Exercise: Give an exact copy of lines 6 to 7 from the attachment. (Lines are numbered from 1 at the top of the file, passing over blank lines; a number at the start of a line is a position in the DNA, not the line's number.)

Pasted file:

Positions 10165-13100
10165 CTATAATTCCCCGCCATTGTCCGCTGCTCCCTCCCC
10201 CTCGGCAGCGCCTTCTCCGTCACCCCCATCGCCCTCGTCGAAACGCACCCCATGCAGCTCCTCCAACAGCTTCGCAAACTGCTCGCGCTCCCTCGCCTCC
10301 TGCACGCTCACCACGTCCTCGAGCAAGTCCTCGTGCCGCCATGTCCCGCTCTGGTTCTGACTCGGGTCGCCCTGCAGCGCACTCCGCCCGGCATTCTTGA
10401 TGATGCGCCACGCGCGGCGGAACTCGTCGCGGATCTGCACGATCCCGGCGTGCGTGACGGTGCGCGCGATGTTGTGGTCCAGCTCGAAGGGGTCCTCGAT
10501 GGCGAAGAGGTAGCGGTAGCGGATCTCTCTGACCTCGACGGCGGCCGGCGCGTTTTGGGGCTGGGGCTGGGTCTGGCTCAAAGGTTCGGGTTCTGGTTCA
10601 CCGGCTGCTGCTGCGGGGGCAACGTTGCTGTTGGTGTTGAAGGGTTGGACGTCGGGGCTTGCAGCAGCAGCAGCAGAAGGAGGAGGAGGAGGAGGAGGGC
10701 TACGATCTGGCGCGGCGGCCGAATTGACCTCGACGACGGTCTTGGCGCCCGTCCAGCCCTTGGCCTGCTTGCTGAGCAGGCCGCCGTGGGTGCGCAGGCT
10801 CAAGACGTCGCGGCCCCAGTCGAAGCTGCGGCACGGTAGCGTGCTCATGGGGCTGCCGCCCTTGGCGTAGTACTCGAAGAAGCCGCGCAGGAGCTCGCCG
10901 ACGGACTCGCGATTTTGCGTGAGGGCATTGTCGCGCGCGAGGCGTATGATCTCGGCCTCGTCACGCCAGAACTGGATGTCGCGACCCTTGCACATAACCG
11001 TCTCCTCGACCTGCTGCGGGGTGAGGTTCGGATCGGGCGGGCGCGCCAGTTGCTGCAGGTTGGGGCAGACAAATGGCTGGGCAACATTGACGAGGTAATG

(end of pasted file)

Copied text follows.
10501 GGCGAAGAGGTAGCGGTAGCGGATCTCTCTGACCTCGACGGCGGCCGGCGCGTTTTGGGGCTGGGGCTGGGTCTGGCTCAAAGGTTCGGGTTCTGGTTCA
10601 CCGGCTGCTGCTGCGGGGGCAACGTTGCTGTTGGTGTTGAAGGGTTGGACGTCGGGGCTTGCAGCAGCAGCAGCAGAAGGAGGAGGAGGAGGAGGAGGGC